Sunday, November 22, 2009

God, Life, and Everything - Robocall

I write a biweekly column called "God, Life, and Everything" for the Hudson Valley News. The title reflects the broad scope I want to take. Everything in life falls under the eye of God, and if we watch carefully, we can catch a glimpse of God in it all.

Today is Veteran’s Day, and I want to say “Thank you for your service” to every veteran. I’d also like to wish them a peace-filled day.  They deserve it.


But there is another event in American civic life that affects us and came into focus last week.  I am of course talking about that hallowed American right called voting.  Or, to be precise, the robocalls that afflict us the night before elections.  I’m sure I wasn’t the only person to receive those annoying calls with recorded voices that tell you whom to vote for.


No one really knows how long robocalls have been around, but the federal government has regulated of them since 1991.  As far as I’m concerned, they haven’t regulated them enough.  Regulating them out of existence might be enough.  Last week I slammed down the phone after the fiftieth such call and said, “The next one who calls me, I’m voting for their opponent!”


Instead, I just hang up the moment that blasted recorded voice starts with its shtick:  “Hello, I’m Joe Candidate.  Are you tired of the other party ruining our country, your life, and the very essence of humanity?  Then vote for me tomorrow!”  They lost me at “Hello.”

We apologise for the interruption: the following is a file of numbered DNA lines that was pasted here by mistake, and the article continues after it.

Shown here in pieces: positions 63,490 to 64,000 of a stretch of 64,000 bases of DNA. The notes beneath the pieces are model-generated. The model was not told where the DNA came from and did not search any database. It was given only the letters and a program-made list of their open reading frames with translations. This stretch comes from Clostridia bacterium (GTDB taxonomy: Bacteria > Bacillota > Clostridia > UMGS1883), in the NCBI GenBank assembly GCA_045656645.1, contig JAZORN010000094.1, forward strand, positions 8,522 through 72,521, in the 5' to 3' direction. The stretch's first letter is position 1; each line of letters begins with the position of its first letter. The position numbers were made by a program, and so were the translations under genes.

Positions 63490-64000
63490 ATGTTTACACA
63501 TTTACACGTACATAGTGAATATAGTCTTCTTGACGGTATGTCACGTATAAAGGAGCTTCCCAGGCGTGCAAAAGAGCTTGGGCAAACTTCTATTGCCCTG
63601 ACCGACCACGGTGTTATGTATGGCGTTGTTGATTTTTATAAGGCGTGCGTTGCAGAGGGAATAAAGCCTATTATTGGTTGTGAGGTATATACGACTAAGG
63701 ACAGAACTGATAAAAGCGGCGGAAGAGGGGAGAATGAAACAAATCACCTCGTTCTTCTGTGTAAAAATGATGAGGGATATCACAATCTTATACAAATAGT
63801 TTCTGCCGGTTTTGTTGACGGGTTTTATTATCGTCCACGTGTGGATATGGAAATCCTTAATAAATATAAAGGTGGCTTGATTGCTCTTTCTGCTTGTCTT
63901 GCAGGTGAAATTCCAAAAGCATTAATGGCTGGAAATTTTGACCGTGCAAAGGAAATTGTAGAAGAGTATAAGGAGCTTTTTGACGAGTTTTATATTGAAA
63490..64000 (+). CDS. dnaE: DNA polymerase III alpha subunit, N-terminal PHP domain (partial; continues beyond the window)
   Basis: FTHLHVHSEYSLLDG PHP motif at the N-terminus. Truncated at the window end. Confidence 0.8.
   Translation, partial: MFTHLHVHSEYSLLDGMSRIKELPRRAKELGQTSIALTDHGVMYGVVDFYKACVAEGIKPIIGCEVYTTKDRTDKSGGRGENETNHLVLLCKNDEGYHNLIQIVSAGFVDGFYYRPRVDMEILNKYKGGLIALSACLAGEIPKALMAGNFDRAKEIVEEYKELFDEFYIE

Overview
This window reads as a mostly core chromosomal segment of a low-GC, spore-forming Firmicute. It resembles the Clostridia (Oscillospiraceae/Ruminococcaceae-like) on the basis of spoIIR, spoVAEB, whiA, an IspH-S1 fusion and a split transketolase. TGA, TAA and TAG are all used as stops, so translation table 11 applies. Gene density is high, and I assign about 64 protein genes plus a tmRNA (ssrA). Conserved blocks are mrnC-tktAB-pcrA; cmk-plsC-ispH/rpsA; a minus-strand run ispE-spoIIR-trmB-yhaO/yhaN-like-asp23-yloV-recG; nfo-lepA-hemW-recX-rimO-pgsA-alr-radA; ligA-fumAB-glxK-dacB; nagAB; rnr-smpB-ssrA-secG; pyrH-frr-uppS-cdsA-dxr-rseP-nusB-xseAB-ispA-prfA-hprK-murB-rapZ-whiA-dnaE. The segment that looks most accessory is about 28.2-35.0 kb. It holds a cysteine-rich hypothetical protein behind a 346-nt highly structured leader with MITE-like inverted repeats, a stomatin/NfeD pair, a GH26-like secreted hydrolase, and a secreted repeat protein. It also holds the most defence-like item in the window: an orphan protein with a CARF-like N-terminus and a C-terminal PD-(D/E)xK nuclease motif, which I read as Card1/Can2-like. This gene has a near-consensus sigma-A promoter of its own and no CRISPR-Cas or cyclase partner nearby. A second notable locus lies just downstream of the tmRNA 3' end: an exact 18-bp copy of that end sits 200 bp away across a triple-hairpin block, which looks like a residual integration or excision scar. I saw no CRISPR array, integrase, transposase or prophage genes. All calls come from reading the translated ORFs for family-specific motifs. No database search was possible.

My friends say the same thing.  They hate the calls and hang up.  Which makes me wonder, if everyone hates them, why do candidates bother?


The answer?  Because some of us are lying.  Some of us DO listen to them.  And we believe them.  In 2008 seven candidates pledged to respect the Do Not Call list (political robocalls don’t have to pay attention to the federal Do Not Call list -- they can call you on either your home or cell phone if they want.  Regular annoying telemarketers cannot).  Only one of them was elected.  Candidates with widespread robocalls won.  Robocalls work.




If they work for candidates, maybe they could work for the church, too.  Granted, the church would have a smaller list of people to call upon, but who could resist being greeted on their phone by angelic music and a message of hope?  Just imagine:  “Hello, I’m Archbishop of Canterbury Rowan Williams.  Are you tired of the [Catholics, Lutherans, Baptists, Methodists, Buddhists, Jews, Muslims, Zoroastrians -- pick your favorite religious entity] ruining our faith, your life, and the very essence of divinity?  Then come to the Anglicans!”  


Heck, you could localize it for special events in your church.  “Hello, I’m Pastor Bob of Bob’s Church down the road.  Are you tired of church craft fairs that don’t sell what you want, ruining your shopping experience and the very essence of the church fundraiser?  Then come to our Fall Craft Fair tomorrow!”


I am sure these things could bring more people to church or at least our youth group car washes.  Still, something about the very concept bothers me.  Perhaps it’s the invasive quality, like a door-to-door salesman barging into your home.  Perhaps it’s the unwanted nature of the calls.  To the best of my recollection, Jesus never forced himself on anyone who did not want to talk to him -- demons excepted.  


Jesus attracted people by being himself and speaking words of hope to those who longed for them and healing those who sought it.


So maybe this sort of intrusive self-promotion is best left to the self-promotion crowd -- telemarketers and politicians.  In the end, the churches can do the work they are here to do without robocalls.  Besides, I’d never be able to figure out the technology.